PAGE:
On the World SF News Blog, Lavie Tidhar has an editorial up that encourages debate in the speculative fiction field, using as a jumping-off point the recent controversy sparked by John Ottinger’s now-deleted post. Here’s an excerpt:
The problem with Ottinger’s post was not (or not only) his argument, but his desire to halt debate. His call to “shut up!” is unfortunate, and his removing of the original post regrettable. I don’t believe in shutting up (as my long-suffering wife-to-be will tell you), and I believe open debate is essential to all literature, and that the science fiction field could only benefit from talking about such things.
I’d like to address one particular point that seems to crop up again and again in this debate. It is to do with the nature of “Story”. Here is a quote from a blogger responding to a similar discussion over on (fantasy author) Jim C. Hines’ blog:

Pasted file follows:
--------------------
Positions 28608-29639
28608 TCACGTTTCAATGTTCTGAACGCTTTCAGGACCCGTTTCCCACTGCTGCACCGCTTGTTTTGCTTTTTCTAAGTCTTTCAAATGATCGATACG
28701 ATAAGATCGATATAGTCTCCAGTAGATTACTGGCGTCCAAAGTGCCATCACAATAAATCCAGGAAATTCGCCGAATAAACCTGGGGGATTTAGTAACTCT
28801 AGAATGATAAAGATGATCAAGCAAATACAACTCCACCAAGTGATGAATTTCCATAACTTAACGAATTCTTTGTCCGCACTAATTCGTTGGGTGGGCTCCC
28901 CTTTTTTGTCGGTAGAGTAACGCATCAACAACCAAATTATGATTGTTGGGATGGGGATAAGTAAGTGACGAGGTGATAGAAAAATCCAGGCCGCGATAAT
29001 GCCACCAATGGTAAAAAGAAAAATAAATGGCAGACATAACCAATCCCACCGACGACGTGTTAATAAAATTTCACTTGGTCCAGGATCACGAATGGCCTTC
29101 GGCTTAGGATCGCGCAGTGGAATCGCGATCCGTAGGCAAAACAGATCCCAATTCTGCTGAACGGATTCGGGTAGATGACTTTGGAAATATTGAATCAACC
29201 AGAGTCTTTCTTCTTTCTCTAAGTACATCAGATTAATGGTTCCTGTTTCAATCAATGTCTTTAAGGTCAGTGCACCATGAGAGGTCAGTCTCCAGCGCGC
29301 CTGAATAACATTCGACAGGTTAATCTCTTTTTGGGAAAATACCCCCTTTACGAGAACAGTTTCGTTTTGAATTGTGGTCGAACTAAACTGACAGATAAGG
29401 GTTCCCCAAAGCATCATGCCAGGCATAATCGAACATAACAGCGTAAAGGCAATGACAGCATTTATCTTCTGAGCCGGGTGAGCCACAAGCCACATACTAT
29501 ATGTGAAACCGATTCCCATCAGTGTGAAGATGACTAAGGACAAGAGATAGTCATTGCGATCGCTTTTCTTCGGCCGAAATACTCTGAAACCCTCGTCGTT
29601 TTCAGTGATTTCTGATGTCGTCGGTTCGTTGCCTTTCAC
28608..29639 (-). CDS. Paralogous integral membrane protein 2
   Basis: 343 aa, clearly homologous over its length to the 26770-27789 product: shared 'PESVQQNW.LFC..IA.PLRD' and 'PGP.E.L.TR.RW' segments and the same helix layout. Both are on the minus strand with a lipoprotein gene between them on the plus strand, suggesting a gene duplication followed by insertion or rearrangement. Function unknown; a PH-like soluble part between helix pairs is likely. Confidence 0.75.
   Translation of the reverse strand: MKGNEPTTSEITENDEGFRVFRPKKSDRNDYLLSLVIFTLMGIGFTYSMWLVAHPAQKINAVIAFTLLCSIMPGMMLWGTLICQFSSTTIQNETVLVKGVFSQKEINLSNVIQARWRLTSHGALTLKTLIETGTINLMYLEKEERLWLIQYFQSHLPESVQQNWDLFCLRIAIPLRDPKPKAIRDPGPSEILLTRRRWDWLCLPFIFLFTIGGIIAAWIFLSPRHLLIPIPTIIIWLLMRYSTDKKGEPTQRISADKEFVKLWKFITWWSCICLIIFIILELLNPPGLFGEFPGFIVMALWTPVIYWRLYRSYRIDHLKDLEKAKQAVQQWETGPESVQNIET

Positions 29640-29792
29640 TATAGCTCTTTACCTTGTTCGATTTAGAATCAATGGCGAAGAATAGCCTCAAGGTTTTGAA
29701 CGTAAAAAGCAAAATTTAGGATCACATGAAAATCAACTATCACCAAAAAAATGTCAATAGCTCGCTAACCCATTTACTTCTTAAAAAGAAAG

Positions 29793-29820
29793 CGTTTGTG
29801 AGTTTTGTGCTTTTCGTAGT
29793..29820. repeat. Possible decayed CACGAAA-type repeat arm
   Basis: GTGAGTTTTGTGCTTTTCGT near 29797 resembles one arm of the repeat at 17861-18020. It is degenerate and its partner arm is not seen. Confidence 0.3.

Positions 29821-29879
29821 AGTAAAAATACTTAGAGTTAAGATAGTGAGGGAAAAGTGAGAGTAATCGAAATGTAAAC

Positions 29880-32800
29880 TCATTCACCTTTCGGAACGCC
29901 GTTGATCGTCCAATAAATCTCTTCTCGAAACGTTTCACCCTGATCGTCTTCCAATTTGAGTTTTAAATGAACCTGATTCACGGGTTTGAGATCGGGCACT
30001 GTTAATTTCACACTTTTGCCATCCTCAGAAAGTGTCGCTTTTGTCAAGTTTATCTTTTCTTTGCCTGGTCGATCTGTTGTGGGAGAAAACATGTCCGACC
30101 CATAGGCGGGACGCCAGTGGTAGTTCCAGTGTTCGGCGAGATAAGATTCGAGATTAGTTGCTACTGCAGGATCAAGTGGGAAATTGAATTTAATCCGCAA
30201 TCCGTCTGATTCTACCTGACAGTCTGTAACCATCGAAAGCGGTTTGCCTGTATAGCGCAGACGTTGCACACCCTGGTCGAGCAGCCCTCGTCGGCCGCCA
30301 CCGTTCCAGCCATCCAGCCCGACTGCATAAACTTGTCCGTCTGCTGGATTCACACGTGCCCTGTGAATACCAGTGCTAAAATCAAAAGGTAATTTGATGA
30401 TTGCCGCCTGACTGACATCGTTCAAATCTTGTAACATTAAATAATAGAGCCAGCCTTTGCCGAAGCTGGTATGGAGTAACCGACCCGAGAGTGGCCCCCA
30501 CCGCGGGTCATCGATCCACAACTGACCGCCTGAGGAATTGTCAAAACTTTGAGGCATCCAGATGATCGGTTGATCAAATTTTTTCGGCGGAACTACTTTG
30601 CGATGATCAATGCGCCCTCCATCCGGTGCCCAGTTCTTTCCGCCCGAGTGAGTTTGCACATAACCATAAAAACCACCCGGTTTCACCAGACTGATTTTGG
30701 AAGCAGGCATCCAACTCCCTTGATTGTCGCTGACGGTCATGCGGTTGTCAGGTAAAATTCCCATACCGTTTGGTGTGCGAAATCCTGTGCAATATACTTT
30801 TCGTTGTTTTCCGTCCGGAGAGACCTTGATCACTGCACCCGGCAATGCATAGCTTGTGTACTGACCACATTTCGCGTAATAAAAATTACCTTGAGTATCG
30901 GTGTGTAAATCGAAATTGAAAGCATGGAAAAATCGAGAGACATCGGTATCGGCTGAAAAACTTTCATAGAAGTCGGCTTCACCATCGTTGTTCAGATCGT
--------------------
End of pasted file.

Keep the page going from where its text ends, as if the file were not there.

An editor can only choose from submitted stories. You do not necessarily know the race or even gender of an author, based on name alone.
I don’t think stories should be set on a quota of so many stories from white, Hispanic, etcetera, but on the quality of the fiction presented, and editor/reader appeal.
Now, quality is an interesting word. In a reply to Ottinger’s original post, for instance, someone made the argument that submissions should be anonymous, therefore removing the identity of the writer from consideration and focusing only on “the story”.
I find that interesting. This approach – which I see crop quite often in this debate – confuses me. Does “Story” exist in a sort of deep-space vacuum, an entity entirely divorced from culture, background, heritage, identity? Or does Story default to a specific set of parameters – the elusive “Quality” the commentator is talking about? And what would such a default be?
Read the rest of the article here.